CRISPR, CRISPR, CRISPR. We’ve all heard about it’s gene editing capability, but it has potential to do so much more – controlling genes and offering a precise delivery system.
More than an editing platform
The CRISPR-Cas9 system does a wonderful job, partly because it targets genes so specifically. It’s not the only system that does this, but it’s the cheapest and easiest to create so far. For those with imagination however, this targeting quality means it could do so much more than simply snip away at sequences. Targeting promoter sequences, delivering a payload to a specific region of DNA…the platform has enormous potential.
Blunting the scissors
The CRISPR-Cas9 system consists of the guiding element CRISPR, combined with the snipping enzyme Cas9. If you could blunt these scissors but keep the guiding system, then it could be modified for another use. That’s exactly what scientists at Stanford University have now done.
By blunting Cas9, the system becomes an excellent delivery platform. You can attach molecules that affect gene expression – turning genes on and off, or even make markers for finding a gene. Essentially, you can deliver anything related to gene expression and control; silencing, activating and altering the way your DNA works.
Why is this so exciting?
Because genes are so much more than their sequence alone. Expression and control is a huge part of what makes you, you. If we discover some versions of genes are helpful or nasty for example, we could use the system to piggyback molecules that change its expression. Some mutations produce harmful variants of a gene, but by silencing it altogether you stop this happening. The potential also stretches to fighting disease, silencing cancer promoting genes or altering the composition of your immune system to clear away a pathogen.
“We immediately thought: Well, let’s just break the scissors”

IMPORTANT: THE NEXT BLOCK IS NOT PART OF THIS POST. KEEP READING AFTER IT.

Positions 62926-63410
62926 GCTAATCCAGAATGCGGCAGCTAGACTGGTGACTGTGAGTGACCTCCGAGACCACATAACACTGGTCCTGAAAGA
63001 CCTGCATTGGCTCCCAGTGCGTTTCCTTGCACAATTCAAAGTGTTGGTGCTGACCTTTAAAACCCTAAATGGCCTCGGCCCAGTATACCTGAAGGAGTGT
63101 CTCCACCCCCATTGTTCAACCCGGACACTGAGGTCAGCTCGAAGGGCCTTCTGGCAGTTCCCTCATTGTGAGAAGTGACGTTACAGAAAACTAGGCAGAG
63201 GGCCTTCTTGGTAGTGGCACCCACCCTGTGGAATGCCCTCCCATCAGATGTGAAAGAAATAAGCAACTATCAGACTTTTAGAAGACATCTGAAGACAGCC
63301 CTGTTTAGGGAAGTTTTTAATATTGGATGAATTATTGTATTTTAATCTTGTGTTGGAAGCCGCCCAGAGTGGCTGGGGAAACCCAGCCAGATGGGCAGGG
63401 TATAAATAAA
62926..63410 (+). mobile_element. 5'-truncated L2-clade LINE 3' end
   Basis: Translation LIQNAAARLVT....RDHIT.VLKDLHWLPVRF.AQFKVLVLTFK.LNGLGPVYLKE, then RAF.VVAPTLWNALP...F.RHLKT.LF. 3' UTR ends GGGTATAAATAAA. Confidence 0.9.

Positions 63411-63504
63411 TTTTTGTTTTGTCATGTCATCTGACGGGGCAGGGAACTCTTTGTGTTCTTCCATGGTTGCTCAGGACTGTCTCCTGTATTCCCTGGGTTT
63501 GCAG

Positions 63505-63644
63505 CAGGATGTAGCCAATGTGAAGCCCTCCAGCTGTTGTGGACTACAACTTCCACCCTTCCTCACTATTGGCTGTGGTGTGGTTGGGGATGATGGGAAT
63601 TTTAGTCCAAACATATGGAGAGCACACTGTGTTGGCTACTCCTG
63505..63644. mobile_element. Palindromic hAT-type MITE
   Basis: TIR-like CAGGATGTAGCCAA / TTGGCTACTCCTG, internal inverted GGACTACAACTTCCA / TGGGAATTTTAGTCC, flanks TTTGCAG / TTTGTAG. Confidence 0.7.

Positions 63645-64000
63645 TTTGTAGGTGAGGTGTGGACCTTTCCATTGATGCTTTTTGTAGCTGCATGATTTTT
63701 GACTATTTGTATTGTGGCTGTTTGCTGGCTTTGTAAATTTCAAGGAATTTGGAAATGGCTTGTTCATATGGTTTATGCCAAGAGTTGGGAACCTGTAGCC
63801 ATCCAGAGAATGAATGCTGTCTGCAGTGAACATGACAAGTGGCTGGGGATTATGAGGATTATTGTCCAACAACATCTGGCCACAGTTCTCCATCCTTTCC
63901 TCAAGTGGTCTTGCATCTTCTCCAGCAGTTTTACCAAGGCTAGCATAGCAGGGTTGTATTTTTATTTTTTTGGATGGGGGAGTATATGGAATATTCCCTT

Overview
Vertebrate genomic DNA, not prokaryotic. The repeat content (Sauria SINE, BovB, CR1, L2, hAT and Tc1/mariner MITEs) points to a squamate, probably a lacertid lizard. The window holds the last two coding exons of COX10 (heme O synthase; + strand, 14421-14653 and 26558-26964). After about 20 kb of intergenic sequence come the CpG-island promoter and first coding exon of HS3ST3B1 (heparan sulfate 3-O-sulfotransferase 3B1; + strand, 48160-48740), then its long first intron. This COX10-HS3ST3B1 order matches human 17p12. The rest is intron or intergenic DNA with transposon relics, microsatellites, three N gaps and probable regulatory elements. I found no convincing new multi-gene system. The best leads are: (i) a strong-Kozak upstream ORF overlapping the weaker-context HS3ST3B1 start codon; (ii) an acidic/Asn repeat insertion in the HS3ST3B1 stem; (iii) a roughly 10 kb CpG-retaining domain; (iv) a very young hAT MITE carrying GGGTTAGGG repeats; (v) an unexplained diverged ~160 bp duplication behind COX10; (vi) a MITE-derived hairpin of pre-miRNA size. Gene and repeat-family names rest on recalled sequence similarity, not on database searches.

The potential of this system was clear from the beginning, and research has kept pace with the excitement. Two systems have already been created called CRISPRi which interferes with gene activity and CRISPRa, which activates it. Gene expression is also more than silencing and activation; it can be specifically tuned within a range for optimum activity.
“I hope that the dead-Cas9 platform can one day partially replace the drugs that people have developed for treating cancers or other diseases. It’s equivalent to using a cocktail of drugs, but with much better specificity”
The system can also target and affect gene expression controlling cell fate – providing a potent method of creating new stem cells, or changing a cell into another.
Like any technology there are many hurdles to overcome before this is a reality. In order to affect gene expression, you need whatever is doing it to remain there for a while which could trigger an immune response. Delivering the CRISPR system is already a challenge, let alone if you wanted to deliver it multiple times. Nevertheless, if these challenges can be overcome the potential is only limited by imagination (and money).
“If we can get it to work, it’s fundamentally safer and better than cutting your DNA”
Read more at The Atlantic